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Dorcas. Pannychis. Philostratus. Polemon

Dor. Oh, miss, we are lost, lost! Here is Polemon back from the wars a rich man, they say. I saw him myself in a mantle with a purple border and a clasp, and a whole train of men at his back. His friends when they caught sight of him crowded round to get their greetings in. I made out in the train his man who went abroad with him. So I said How d’ye do, and then asked, 'Do tell me, Parmenon, how you got on; have you made anything to repay you for all your fighting?'

Pa. Ah, you should not have begun with that. Thanks to all the Gods you were not killed (you ought to have said), and most of all to Zeus who guards the stranger and Athene who rules the battle! My mistress was always trying to find out how you were doing and where you were. And if you had added that she was always weeping and talking of Polemon, that would have been still better.

Dor. Oh, I said all that right at the beginning; but I never thought of telling you that; I wanted to get on to the news. This was how I began to Parmenon: 'Did you and your master's ears burn, Parmenon?' I said; 'mistress was always talking of him and crying; and when any one came back from the last battle and reported that many had been killed, she would tear her hair and beat her breast, and grieve so every time! '

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Pa. Ah, that was right, Dorcas.

Dor. And then after a little while I went on to the other questions. And he said, 'Oh, yes, we have come back great men.'

Pa. What, straight off like that? never a word of how Polemon had talked or thought of me, or prayed he might find me alive?

Dor. Yes, he said a good deal of that. But his real news was enormous riches--gold, raiment, slaves, ivory. As for the money, they didn't count it, but measured it by the bushel, and it took some time that way. On Parmenon's own finger was a huge queer-shaped ring with one of those three-coloured stones, the outer part red. I left him when he wanted to give me the history of how they crossed the Halys and killed somebody called Tiridates, and how Polemon distinguished himself in the battle with the Pisidians. I ran off to tell you, and give you time to think. Suppose Polemon were to come--and you may be sure he will, as soon as he has got rid of his company--and find when he asked after you that Philostratus was here; what would he do?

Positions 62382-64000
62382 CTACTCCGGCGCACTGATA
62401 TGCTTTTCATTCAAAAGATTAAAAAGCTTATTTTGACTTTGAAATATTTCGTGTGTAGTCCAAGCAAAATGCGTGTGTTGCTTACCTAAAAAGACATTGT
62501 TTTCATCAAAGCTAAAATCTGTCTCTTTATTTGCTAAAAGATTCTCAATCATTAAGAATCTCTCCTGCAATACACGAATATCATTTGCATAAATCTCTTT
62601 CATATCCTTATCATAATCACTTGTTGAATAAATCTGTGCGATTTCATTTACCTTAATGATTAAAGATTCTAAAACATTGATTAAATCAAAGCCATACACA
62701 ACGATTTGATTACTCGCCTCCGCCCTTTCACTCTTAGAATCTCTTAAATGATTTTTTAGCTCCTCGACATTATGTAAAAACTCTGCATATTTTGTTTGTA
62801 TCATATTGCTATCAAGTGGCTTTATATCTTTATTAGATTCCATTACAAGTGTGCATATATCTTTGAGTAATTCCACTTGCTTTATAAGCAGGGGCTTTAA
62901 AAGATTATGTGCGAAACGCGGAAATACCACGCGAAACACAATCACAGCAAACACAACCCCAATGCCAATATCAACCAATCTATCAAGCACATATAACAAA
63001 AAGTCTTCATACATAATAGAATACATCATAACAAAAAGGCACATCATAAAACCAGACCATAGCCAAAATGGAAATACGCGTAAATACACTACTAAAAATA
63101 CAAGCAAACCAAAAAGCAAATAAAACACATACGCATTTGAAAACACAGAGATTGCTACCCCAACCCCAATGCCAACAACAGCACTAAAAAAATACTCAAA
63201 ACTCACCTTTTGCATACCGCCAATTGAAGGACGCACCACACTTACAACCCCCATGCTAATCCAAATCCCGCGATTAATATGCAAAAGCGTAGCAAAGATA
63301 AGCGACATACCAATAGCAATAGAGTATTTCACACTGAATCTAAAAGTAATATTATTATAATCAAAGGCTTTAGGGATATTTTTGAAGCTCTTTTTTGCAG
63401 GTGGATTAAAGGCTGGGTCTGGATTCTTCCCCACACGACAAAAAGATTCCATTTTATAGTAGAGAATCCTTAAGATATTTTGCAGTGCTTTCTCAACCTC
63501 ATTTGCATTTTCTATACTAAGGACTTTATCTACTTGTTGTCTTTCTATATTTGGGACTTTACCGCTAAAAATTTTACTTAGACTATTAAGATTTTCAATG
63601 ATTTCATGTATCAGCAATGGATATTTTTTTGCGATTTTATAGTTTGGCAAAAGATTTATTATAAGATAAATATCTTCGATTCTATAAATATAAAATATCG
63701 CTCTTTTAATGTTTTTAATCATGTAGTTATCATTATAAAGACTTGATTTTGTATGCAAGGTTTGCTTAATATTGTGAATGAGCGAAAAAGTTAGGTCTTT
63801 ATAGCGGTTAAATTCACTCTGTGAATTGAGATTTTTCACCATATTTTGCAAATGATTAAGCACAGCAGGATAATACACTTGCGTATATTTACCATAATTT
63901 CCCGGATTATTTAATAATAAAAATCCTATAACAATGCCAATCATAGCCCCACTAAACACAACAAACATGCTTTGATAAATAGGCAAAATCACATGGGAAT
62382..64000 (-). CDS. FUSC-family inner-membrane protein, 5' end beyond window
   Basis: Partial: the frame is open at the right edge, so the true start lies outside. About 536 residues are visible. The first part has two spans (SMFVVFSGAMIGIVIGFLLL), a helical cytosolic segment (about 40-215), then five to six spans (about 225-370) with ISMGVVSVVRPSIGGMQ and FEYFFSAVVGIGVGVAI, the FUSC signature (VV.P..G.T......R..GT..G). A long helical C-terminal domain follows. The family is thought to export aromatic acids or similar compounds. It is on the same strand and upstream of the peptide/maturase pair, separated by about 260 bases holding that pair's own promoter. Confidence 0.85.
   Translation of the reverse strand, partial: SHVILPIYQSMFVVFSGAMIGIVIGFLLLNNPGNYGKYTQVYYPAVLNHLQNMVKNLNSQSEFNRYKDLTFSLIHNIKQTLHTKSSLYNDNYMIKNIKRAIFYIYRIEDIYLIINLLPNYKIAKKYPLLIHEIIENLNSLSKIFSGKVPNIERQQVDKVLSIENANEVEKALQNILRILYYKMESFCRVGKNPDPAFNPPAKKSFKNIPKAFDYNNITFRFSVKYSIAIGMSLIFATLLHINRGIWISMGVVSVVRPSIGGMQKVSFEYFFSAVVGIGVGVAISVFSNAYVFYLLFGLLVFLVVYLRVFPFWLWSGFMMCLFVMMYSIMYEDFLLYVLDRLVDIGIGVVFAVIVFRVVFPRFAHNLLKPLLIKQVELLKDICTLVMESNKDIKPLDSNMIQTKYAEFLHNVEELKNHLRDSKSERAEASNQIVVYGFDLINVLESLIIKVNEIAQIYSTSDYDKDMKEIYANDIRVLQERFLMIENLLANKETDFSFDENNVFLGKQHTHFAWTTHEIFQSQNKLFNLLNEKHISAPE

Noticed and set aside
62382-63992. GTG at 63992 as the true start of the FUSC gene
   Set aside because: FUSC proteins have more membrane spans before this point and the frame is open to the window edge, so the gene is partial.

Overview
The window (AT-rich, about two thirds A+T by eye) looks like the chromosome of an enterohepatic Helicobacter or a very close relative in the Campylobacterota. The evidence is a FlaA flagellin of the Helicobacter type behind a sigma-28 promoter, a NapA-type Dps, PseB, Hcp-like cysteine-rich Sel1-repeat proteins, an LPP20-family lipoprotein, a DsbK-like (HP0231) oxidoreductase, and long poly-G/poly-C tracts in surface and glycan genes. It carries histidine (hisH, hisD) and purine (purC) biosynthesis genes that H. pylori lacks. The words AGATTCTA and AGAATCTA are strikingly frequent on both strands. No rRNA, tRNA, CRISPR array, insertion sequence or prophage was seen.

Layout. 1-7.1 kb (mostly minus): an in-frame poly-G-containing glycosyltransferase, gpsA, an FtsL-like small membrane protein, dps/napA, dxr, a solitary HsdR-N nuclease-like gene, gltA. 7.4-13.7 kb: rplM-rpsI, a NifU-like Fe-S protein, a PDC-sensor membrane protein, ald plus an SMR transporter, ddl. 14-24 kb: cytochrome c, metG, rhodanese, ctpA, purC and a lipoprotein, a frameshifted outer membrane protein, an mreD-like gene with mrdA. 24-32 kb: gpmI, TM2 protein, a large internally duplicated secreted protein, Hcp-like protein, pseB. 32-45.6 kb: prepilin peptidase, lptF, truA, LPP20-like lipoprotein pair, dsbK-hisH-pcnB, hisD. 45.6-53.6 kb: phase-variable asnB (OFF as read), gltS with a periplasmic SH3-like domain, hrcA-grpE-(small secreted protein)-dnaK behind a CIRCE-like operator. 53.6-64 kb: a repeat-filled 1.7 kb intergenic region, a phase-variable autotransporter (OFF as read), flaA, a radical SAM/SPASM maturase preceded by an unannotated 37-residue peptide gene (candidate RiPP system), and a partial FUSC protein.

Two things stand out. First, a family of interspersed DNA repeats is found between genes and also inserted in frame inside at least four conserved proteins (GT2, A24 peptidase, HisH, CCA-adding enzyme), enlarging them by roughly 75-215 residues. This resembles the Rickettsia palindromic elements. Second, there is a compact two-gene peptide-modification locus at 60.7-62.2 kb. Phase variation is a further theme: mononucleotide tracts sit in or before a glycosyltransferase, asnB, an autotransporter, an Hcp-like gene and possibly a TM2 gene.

Pa. Oh, Dorcas, we must find some way out of it. It would be shabby to send Philostratus about his business so soon after having that talent from him; and he is a merchant, and if he keeps all his promises-------. And on the other hand, it is a pity not to be at home to Polemon now he is come back such a great man; besides, he is so jealous; when he was poor, there was no getting on with him for it; and what will he be like now?

Dor. Here he comes.

Pa. Oh, Dorcas, what am I to do? I shall faint; how I tremble!

Dor. Why, here is Philostratus too.

Pa. Oh, what will become of me? oh that the earth would swallow me up!

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Phi. Well, my dear, where is that wine?

Pa. (Now he has gone and done it!) Ah, Polemon, so you are back at last; are you well?

Po. Who is this person coming to you? What, no answer? Oh, mighty fine, Pannychis! Here have I come on the wings of love--the whole way from Thermopylae in five days; and all for a woman like this! But I deserve it; I ought to be grateful; I shall not be plundered any more, that is something.

Phi. And who may you be, good sir?

Po. Polemon, deme Stiria, tribe Pandionis; will that do for you? late colonel, now general of division, and Pannychis's lover, so long as he supposed a mere man was good enough for her.

Phi. At present, however, sir free-lance, Pannychis is mine. She has had one talent, and will have another as soon as my cargoes are disposed of. Come along, Pannychis; the colonel can keep his colonelling for the Odrysians.

Dor. She is a free woman; it is for her to say whether she will come along or not.

Pa. What shall I do, Dorcas?

Dor. Better go in; Polemon is too angry to talk to now, and a little jealousy will only whet his appetite.

Pa. Well, if you think so, let us go in.

Po. I give you both fair warning that you drink your last drink to-day; I ought to know by this time how to part soul from body. Parmenon, the Thracians. Full armour, battle array, this alley blocked. Pikemen in the centre, slingers and archers on the flanks, and the remainder in the rear.

Phi. You take us for babies, Mr. Mercenary, to judge from your appeal to our imaginations. Now I wonder whether you ever shed as much blood as runs in a cock's veins, or ever looked on war; to stretch a point in your favour, I dare say you may have been corporal in charge of a bit of wall somewhere.

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Po. You will know ere long, when you look upon our serried ranks of glittering steel.

Phi. Oh, pack up your traps and come, by all means. I and my Tibius--I have only one man, you see--will scatter you so wide with a few stones and bricks that you shall never find one another again.


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